The objects of the present invention are achieved by a fill-up device as specifically illustrated in the drawings and described hereafter which is comprised of a tubular member adapted to form part of the conduit string and having means tiereon for attachment to an adjacent conduit string section. Said member is provided with a fluid port whereby the conduit string and the well bore are in fluid communication. The tubular member is provided with a valve seat thereon fixed with respect to it and interposed between the fluid port and the interior of the conduit string. A valve member that it movable longitudinally out of and into engagement with the seat is provided to prevent upward flow of fluid through said seat and into the conduit string. This valve arrangement provides a cementing or back pressure valve. The tubular member is also provided with one or more restricted passageways through which fluid can flow between the fluid port and the interior of the conduit string while bypassing said valve member. llhis passageway provides for a restricted flow of fluid upwardly into the conduit string from the well bore, which flow fills the conduit string. A fluid control means consisting of an apertured and slitted resilient valve member is positioned across this restricted passageway adjacent is terminus at the interior of the conduit string to vary the fluid flowing therethrough in either direction responsiv-ely to the pressure differential thereacross and especially to regulate the rate at which the well fluid fills the pipe between a maximum and minimum rate of flow. The maximum rate of flow is determined by the flow through the restricted passageway and the minimum rate of flow is determined by the opening in the resilient valve member. The variation of rate of flow between these rates is responsive to the pressure differential across the resilient valve member. A valve means is provided which is movable mechanically to a position across the restricted passageway to close same so that fluid can only pass downwardly through the first said valve member from within the conduit string into the well bore. It may be found desirable in some cases to provide a fluid filter and surge breaker across the fluid port to prevent debris from entering the passageways and reducing fluid surges. The filter and surge breaker is provided with parts disruptable by a downward flow of fluid so that an unrestricted downward flow of fluid is obtained therethrough.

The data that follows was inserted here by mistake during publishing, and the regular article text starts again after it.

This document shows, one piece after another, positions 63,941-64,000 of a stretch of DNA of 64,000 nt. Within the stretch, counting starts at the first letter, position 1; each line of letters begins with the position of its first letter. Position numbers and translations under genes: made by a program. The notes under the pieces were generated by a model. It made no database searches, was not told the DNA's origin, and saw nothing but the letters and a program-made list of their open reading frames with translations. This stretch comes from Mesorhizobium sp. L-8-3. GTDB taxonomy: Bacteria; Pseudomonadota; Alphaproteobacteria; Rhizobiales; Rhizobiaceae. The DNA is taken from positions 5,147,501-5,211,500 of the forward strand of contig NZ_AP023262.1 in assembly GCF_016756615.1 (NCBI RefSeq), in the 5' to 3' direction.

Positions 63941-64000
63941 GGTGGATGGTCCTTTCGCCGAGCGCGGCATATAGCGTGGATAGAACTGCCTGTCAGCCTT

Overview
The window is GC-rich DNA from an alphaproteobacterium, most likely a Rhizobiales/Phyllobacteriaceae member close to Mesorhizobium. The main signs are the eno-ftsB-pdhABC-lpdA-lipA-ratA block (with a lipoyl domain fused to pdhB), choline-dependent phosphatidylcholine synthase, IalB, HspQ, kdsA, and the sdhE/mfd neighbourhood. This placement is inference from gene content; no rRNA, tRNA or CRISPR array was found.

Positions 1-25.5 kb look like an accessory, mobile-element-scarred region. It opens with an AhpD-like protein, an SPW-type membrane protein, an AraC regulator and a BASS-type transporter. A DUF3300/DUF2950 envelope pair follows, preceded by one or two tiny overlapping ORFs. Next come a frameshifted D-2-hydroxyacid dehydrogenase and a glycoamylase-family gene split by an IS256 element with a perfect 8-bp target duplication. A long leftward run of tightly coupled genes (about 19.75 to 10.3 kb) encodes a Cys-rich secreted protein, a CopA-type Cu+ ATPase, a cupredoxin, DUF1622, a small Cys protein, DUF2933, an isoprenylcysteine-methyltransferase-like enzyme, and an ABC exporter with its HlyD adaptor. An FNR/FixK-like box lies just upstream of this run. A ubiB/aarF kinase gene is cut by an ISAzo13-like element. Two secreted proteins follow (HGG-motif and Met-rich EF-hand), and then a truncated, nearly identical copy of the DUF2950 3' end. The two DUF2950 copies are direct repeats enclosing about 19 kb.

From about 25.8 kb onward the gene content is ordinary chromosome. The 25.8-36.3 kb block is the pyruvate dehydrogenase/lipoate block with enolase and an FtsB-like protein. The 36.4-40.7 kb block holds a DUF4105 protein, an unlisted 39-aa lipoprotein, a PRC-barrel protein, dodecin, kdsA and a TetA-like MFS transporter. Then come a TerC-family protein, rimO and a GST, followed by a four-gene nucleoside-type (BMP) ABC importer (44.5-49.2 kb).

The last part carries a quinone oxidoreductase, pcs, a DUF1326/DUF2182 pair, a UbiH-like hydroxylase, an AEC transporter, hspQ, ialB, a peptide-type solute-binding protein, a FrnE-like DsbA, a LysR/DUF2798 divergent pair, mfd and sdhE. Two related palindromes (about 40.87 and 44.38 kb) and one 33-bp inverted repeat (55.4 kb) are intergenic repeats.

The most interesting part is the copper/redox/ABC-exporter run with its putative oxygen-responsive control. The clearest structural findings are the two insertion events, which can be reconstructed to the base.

For the purpose of description of the present invention, the fill-up device will be described as incorporated into a float collar positioned in the conduit string at a point closely adjacent its lower end and the fluid filter and surge breaker will be described as incorporated Within a cementing or guide shoe which is secured to the lower end of the conduit string.